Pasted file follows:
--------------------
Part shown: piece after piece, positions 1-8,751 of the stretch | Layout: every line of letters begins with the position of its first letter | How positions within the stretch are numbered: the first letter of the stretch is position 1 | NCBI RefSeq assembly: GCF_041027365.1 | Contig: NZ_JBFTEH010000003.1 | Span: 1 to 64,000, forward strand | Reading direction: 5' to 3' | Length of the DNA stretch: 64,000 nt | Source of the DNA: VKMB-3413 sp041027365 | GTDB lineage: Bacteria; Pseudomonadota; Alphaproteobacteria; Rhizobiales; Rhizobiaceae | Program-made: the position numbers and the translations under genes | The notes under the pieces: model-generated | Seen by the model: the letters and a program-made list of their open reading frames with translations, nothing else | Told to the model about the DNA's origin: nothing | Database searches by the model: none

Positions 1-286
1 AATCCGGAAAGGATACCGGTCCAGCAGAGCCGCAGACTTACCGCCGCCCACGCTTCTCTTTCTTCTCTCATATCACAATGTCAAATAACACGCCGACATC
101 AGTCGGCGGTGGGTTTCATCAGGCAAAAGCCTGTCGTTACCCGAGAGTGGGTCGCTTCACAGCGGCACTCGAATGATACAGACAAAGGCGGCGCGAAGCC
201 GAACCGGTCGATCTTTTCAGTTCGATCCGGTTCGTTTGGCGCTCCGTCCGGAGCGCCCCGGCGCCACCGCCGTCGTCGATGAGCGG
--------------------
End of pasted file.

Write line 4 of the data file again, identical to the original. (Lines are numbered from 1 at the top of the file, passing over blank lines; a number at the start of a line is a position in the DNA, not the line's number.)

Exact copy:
101 AGTCGGCGGTGGGTTTCATCAGGCAAAAGCCTGTCGTTACCCGAGAGTGGGTCGCTTCACAGCGGCACTCGAATGATACAGACAAAGGCGGCGCGAAGCC